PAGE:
Source: The Guardian
Zoos Victoria made the decision after Nestlé lost its sustainable certification
Products from the food and drink giant Nestlé will no longer be stocked at the stores and food carts at Melbourne and Werribee zoos.
Zoos Victoria made the decision after the Roundtable on Sustainable Palm Oil (RSPO) suspended Nestlé’s membership when the company failed to submit a 2016 progress report, and its 2017 report lacked a timetable for producing or buying certified sustainable palm oil.
“Nestlé was given the opportunity to complete its annual communications of progress report for 2017 through active engagement, and has declined to submit a time-bound plan,” a statement from RSPO said.
It said Nestlé also had an unpaid membership fee of €2,000 (A$3,150).
It means Nestlé will no longer be able to claim to be an RSPO member or that its products contain certified sustainable palm oil.
A Nestlé spokeswoman said the company was “disappointed” by the suspension and by the response of Zoos Victoria.
“Absolutely nothing has changed for our products: we are continuing to use exactly the same palm oil ingredients from the same RSPO certified supply chains,” she said.
“Any palm oil in Nestlé products sold at zoos in Victoria is sustainably sourced. We’re disappointed that our RSPO membership has been suspended. We’re talking to the RSPO and hope to requalify in the coming days.”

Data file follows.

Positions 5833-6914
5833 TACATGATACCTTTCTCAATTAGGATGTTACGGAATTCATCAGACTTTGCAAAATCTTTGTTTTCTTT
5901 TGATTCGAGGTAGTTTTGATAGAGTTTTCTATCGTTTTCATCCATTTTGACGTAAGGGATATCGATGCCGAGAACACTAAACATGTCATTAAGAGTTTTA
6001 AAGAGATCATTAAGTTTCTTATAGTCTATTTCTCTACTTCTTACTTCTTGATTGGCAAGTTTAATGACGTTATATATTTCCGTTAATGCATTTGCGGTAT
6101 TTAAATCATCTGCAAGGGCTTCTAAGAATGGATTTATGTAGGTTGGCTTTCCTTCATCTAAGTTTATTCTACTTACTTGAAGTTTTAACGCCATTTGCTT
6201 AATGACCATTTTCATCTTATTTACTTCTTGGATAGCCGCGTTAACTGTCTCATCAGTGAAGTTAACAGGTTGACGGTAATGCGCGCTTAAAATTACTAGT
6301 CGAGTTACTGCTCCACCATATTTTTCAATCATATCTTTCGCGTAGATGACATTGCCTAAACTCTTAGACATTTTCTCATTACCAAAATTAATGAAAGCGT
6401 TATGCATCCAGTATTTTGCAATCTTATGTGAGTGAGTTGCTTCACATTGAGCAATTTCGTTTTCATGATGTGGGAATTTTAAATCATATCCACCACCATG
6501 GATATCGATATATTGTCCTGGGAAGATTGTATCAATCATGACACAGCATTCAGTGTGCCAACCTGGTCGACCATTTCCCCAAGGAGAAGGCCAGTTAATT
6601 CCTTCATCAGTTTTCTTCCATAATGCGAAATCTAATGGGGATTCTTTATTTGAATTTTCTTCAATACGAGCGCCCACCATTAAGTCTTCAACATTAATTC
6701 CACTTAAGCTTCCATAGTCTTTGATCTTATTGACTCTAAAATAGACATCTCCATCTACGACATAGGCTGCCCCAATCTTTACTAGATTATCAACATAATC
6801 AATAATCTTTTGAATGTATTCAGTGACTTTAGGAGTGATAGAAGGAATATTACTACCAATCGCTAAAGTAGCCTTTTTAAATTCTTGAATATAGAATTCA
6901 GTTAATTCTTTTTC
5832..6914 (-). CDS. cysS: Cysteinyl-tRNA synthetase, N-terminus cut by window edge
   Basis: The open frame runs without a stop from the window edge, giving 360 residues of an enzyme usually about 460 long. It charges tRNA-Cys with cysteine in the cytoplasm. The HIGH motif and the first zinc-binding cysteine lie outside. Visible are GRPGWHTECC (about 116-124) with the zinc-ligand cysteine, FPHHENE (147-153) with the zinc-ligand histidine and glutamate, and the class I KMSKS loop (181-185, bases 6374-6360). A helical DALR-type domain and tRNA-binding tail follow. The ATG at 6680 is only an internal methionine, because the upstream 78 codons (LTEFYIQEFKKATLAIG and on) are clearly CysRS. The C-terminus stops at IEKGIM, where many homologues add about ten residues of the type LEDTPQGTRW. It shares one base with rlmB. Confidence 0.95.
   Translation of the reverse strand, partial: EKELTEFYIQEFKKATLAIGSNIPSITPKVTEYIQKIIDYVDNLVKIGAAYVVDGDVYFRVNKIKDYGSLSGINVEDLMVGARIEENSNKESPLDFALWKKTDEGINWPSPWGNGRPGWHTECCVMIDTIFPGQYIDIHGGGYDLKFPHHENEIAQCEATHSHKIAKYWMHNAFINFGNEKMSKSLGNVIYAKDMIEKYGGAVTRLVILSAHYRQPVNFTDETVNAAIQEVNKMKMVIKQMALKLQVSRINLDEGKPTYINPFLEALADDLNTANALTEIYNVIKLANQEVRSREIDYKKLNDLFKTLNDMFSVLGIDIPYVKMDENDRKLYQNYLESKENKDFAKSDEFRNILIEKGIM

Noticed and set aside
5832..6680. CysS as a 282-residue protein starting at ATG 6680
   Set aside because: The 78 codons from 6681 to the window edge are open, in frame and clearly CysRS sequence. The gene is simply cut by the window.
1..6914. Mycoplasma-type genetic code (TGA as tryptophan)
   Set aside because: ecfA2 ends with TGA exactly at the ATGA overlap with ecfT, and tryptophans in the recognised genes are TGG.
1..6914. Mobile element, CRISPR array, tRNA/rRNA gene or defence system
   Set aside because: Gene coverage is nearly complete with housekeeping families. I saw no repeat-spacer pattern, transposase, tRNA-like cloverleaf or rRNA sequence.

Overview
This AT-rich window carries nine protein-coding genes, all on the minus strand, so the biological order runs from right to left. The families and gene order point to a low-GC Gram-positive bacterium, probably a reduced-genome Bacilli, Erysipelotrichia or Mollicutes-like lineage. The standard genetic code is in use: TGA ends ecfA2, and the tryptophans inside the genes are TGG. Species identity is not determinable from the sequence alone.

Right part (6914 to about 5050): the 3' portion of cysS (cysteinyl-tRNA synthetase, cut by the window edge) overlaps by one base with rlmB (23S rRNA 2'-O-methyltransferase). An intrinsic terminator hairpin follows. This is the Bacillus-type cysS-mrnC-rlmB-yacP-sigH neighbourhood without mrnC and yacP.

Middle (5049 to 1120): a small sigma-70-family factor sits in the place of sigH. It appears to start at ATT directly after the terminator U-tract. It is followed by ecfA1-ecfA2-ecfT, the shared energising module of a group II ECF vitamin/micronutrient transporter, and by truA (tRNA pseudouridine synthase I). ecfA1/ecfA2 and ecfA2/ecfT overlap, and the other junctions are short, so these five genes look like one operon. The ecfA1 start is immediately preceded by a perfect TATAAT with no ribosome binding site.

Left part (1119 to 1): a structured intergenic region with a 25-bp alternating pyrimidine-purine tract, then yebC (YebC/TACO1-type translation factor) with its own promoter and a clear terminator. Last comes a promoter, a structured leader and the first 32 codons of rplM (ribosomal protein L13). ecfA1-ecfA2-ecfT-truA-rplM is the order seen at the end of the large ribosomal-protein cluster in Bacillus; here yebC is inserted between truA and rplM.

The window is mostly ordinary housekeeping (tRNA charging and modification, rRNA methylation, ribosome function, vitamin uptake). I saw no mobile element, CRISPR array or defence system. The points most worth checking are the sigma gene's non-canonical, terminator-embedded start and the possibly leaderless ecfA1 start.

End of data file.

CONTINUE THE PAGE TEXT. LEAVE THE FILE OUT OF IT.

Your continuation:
The spokeswoman said RSPO certification was important to holding the palm oil sector to account.
“While our approaches differ, we believe that the sector will be stronger if we work together,” she said.
Zoos Victoria’s director of wildlife conservation and science, Rachel Lowry, said the zoo’s stance was clear.
“The only palm oil we sell is from companies who source only 100% certified sustainable palm oil through the RSPO,” she said.
“We will continue to keep our zoo shelves clear of Nestlé products until they take the necessary steps to comply with the RSPO standards, for we remain confident this is the best and most reliable way that we, as an organisation committed to fighting wildlife extinction, can guarantee that the food that we are selling across our zoos is not contributing to the loss of wildlife such as orangutans and Sumatran tigers abroad.”
An analysis published in June by the International Union for Conservation of Nature found palm oil was damaging global biodiversity, affecting 193 threatened species.
“Certified palm oil has so far proven to be only marginally better in terms of preventing deforestation than its non-certified equivalent, but the approach is relatively new and holds potential for improving sustainability,” the IUCN said in a statement. “More efforts are needed to ensure that sustainability commitments are honoured and that their reporting is transparent, but also that there remains a demand for certified palm oil.”